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The arrogance and shortsightedness of regulators and central planners is often astonishing and sometimes worthy of disgust. Here is a case of the latter, and it is one of the most damning things I have read about Obamacare, and that takes some doing.

Dr. Kristin Held is a physician who gained some notoriety last year when she live-tweeted a professional conference as ophthalmologists walked-out on a presentation about implementing and complying with Obamacare. More recently, she has written about the health care law’s perverse incentives for physicians. It is an excellent piece about a sickening effort at medical central planning by the government. Please read it!

What good can be said of a law that discourages physicians from performing procedures that would be of great benefit to most patients with a particular health issue; discourages physicians from tackling the more complex cases; encourages them to prolong an operation, having made the decision to operate. The standards by which outcomes are judged successful under Obamacare, and other rules governing remuneration to providers (Relative Value Units), represent crippling impediments to effective care and innovation in many areas of specialization. Here is part of Dr. Held’s summary:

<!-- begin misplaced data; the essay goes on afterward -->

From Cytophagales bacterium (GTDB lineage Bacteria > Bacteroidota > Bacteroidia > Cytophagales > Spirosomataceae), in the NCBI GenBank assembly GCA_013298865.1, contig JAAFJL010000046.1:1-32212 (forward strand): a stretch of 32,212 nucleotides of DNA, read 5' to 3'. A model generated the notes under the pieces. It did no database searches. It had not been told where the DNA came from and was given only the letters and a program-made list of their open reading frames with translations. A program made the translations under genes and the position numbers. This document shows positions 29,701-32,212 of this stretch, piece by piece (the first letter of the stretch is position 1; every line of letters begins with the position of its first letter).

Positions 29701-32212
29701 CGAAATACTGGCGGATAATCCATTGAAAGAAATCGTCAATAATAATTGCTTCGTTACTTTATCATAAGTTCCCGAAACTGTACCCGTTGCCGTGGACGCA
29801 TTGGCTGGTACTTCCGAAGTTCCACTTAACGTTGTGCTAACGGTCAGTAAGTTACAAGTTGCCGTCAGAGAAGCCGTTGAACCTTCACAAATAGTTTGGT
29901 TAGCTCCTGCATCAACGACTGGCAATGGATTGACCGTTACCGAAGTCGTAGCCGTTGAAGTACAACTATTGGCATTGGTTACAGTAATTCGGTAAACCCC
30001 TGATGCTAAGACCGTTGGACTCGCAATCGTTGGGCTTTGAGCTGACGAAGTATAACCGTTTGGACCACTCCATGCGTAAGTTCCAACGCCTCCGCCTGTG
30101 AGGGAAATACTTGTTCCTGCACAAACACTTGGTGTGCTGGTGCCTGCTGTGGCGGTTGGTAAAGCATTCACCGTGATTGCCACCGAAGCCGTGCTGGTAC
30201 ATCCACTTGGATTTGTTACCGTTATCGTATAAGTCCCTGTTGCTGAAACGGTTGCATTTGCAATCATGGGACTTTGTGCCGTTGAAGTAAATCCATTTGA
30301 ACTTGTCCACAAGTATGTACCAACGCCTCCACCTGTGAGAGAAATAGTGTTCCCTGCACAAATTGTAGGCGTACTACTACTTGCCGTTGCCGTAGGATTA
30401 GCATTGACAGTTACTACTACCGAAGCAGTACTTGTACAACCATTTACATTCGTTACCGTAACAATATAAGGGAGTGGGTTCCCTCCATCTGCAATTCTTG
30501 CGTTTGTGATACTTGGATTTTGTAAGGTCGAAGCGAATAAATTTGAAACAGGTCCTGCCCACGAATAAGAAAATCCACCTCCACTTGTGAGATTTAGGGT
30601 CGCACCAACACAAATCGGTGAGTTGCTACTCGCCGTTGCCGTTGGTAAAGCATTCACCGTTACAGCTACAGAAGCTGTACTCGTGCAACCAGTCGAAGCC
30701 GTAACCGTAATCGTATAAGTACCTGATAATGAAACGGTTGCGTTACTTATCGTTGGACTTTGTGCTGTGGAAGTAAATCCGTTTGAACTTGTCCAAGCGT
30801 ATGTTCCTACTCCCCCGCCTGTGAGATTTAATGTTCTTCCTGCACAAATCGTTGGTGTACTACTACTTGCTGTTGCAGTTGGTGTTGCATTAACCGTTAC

Consider again the perverse incentives created by government medicine. If I take a really long time operating — even though it subjects the patient to greater risk — and if I pick and choose who I will operate on, refusing the sickest, neediest patients, I am rated more highly by the government’s published “physician feedback” reports and hospital “performance scores” — and paid commensurately. If, on the other hand, I am skilled and quick and tackle the sickest, most challenging cases, subjecting me and my family to great risk, I am paid less or nothing and potentially punished.

HT: Dr. John Probst